trust (someone or something) with (someone or something)

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trust (someone or something) with (someone or something)

1. To allow someone or something to care for or have custody over someone or something. I'm trusting the dogs with my brother-in-law while we're on our honeymoon. Many people feel uncomfortable trusting their family members with nursing homes. I don't know if you should trust the car with Jake like that.
2. To give someone confidential information with the belief or hope that they will keep it a secret. Can I trust you with a secret? Tammy and I have started dating! He's proven that he can't be trusted with such sensitive information.
See also: trust
Farlex Dictionary of Idioms. © 2015 Farlex, Inc, all rights reserved.

trust someone with someone or something

to leave someone in the care of someone or something. Can I trust you with my uncle? He needs to have his medicine right on time. I am sure I can trust you with the money. Don't leave that cake with me. I can't trust myself with it.
See also: trust
McGraw-Hill Dictionary of American Idioms and Phrasal Verbs. © 2002 by The McGraw-Hill Companies, Inc.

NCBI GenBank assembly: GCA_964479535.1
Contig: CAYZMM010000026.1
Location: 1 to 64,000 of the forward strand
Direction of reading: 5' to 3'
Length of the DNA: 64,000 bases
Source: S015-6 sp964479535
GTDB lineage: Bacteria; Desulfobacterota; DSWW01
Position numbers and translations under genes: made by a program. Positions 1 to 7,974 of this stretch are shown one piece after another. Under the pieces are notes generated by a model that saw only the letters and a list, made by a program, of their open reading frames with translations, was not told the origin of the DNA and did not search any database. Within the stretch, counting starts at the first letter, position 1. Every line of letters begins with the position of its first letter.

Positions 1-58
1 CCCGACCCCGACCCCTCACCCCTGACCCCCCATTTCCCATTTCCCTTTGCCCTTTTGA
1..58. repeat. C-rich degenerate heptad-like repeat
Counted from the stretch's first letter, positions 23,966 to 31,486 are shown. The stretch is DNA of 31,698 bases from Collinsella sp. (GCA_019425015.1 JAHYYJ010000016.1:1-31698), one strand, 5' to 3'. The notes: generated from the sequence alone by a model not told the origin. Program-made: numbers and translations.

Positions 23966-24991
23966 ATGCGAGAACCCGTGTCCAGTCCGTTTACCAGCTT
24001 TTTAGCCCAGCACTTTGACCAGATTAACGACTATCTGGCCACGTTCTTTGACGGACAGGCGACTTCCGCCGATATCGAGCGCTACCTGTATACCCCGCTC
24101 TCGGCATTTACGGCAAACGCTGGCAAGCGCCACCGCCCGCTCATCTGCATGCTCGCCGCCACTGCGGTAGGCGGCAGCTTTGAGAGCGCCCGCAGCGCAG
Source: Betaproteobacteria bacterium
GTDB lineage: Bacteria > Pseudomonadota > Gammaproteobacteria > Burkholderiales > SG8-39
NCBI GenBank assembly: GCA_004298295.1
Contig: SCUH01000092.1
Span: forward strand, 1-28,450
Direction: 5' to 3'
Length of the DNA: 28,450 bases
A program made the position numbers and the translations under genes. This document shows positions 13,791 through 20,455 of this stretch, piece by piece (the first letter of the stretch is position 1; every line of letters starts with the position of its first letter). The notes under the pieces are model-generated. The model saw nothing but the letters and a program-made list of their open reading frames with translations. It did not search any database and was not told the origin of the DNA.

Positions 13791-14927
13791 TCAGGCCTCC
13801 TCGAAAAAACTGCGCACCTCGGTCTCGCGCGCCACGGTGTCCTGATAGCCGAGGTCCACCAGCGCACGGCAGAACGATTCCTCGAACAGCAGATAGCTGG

trust with

To grant discretion to someone confidently: Can you trust them with your credit card information?
See also: trust
The American Heritage® Dictionary of Phrasal Verbs. Copyright © 2005 by Houghton Mifflin Harcourt Publishing Company. Published by Houghton Mifflin Harcourt Publishing Company. All rights reserved.
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References in periodicals archive ?
15403 or 15404 for trusts with minor beneficiaries is that a guardian ad litem typically will need to be appointed to represent the minor's interests and to provide the necessary consents (see Probate Code Sec.
Many taxpayers may need to consider funding QTIP trusts with retirement assets.
Consider using an IDIT with irrevocable life insurance trusts or other irrevocable trusts with high-income beneficiaries.
The trust grantor in Holland made transfers to trusts with beneficiaries holding Crummey powers, but written notice was not given to the beneficiaries that the powers had been triggered, even though the trust agreement explicitly so required.
Trusts exempt from tax and trusts with QSST elections in effect are not eligible to be ESBTs.
For example, trusts that accumulate income may qualify as S shareholders, as may trusts with multiple beneficiaries and trusts with "sprinkling powers." However, taxpayers need to keep in mind that the trust will be taxed at the highest individual rate.
Taxpayers making contributions to trusts with multiple contingent beneficiaries having Crummey powers (or with individuals having only Crummey powers and no other trust interests) can expect IRS scrutiny.
85-13, practitioners have sought to intentionally make irrevocable trusts into grantor trusts with respect to the whole corpus.
For example, creating two trusts with different length annuities permits the taxpayer to "hedge bets" concerning life expectancies.
* Funding trusts with nondividend paying, closely held stock failed marital deduction qualification.